How astute marketing propelled the Red Bull fortune

Red Bull cliff diving event in Italy. Photo / Getty
Red Bull cliff diving event in Italy. Photo / Getty

The brand accounts for 87 per cent of the world's energy-drink billions but the Red Bull fortune is a rags to riches story.

Although the global giant came from humble beginnings, its Thai entrepreneur founder and sometime duck farmer Chaleo Yoovidhya amassed roughly $22b with a unique and astute marketing technique based on extreme stunts.

He first established a relationship to a pharmaceutical company in 1956 before pivoting to energy tonics in the 1970s. In 1975 he invented a drink made with caffeine, sugar, and the amino acid, taurine, that he called Krating Daeng, or "red bull" in Thai.

The inexpensive drink was sold locally in Asia until 1987 when Dietrich Mateschitz, an Austrian advertising man, tried the drink while trying to counteract jet-leg, Bloomberg reports.

Chaleo Yoovidhya (left) and Founder and Chairman of Geox Mario Moretti Polegato. Photo / Getty
Chaleo Yoovidhya (left) and Founder and Chairman of Geox Mario Moretti Polegato. Photo / Getty

Mateschitz and Yoovidhya teamed up to develop and market the drink around the concepts of hard study, hard work, and adrenaline seeking.

In 2012, the year Yoovidhya died, Austrian skydiver Felix Baumgartner broke the sound barrier on his 39 kilometre jump from the edge of space to earth, all the while emblazoned with Red Bull logos in what was called the Red Bull Stratos Project.

At the time, no one knew what would happen to Baumgartner when he jumped - the effects of breaking the sound barrier on the body were unknown. The ambitious and dangerous event was patently Red Bull, and sponsorship of events like these has give the company the market edge in energy drinks.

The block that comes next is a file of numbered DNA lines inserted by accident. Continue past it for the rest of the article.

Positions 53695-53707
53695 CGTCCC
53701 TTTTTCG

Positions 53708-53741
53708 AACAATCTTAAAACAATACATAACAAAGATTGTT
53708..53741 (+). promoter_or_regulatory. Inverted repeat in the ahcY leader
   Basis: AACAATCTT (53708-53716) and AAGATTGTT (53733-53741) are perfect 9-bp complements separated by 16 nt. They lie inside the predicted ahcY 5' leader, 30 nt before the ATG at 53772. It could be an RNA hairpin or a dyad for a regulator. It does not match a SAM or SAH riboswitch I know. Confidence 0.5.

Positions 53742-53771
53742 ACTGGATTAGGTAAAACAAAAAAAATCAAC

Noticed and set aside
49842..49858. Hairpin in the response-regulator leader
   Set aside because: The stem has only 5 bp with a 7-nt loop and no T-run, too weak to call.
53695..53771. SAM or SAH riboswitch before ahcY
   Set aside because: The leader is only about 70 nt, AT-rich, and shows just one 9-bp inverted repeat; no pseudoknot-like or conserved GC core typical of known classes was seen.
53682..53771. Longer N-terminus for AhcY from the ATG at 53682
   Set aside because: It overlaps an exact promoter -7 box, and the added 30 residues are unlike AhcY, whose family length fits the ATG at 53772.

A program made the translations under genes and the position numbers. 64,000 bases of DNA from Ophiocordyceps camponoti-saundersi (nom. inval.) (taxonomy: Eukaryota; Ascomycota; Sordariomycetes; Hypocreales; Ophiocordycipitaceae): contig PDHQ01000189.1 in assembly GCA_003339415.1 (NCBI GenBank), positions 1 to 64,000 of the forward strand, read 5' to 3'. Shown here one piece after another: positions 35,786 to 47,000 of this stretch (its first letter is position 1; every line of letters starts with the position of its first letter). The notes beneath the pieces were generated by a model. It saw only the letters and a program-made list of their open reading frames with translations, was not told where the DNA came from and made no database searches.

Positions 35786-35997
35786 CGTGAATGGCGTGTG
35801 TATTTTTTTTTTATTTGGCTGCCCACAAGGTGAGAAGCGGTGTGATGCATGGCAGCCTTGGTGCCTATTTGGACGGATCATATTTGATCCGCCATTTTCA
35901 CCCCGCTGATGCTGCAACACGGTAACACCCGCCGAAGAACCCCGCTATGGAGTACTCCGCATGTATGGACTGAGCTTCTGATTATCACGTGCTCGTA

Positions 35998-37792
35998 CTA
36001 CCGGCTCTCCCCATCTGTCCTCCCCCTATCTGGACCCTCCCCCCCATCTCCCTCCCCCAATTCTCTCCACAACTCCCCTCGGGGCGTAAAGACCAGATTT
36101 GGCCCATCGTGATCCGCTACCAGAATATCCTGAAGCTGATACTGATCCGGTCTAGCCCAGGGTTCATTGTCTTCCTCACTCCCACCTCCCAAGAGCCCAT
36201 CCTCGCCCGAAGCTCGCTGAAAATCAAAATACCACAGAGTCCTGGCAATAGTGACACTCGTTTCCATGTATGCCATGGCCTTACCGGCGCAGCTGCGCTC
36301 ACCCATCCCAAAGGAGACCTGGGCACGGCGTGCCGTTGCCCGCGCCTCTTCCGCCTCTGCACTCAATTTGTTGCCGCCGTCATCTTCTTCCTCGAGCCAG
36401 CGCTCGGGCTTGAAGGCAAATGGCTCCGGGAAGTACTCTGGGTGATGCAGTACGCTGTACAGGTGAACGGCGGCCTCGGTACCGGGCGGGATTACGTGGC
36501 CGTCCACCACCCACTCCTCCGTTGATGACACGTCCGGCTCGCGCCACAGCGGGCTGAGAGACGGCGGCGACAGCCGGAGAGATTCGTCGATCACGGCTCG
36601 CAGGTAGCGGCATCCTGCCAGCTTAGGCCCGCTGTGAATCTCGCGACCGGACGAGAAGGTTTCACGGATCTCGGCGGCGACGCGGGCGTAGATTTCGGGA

The Red Bull Stratos jump in 2012. Photo / Red Bull
The Red Bull Stratos jump in 2012. Photo / Red Bull

Along with the rights to distribute a carbonated version of Yoovidhya's original recipe, the Austrian based Red Bull also owns an airborne stunt team, "The Flying Bulls," four professional football teams, two Formula One Race teams and teams to organise and promote stunts and events, Bloomberg reports.

"It's a brand built of events," Rohit Deshpande, professor of marketing at Harvard Business School told Bloomberg.

"Yoovidhya is seen as the person who came up with the idea for the product, what goes inside the can. And the Austrian is seen as the guy who promotes it."

The decision to use spectacles as marketing is what has left Yoovidhya's 11 surviving children as billionaires.

While the family's fortune is ensconced, Red Bull's future is less certain. The China Daily reported in January that the family is seeking to renegotiate the terms of partnership with TC Pharmaceutical.

Succession is also a concern for a company - with Mateschitz, age 72, still leading the marketing effort.

National University of Singapore's Yupana Wiwattanakantang told Bloomberg the Yoovidhya heirs haven't shown a similar aptitude to Mateschitz so far.

- NZ Herald

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